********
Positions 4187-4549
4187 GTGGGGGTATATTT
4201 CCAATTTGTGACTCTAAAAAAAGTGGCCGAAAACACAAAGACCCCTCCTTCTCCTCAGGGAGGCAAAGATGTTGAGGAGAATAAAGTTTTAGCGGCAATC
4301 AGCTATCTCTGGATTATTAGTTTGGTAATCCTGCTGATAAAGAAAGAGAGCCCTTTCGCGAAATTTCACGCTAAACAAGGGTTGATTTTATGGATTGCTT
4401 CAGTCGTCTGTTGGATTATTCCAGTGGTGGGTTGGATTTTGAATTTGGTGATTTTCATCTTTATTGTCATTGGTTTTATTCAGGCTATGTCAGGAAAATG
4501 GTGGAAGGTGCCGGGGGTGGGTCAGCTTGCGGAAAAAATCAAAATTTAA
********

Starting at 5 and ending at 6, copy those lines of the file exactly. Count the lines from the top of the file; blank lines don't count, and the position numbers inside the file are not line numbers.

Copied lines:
4401 CAGTCGTCTGTTGGATTATTCCAGTGGTGGGTTGGATTTTGAATTTGGTGATTTTCATCTTTATTGTCATTGGTTTTATTCAGGCTATGTCAGGAAAATG
4501 GTGGAAGGTGCCGGGGGTGGGTCAGCTTGCGGAAAAAATCAAAATTTAA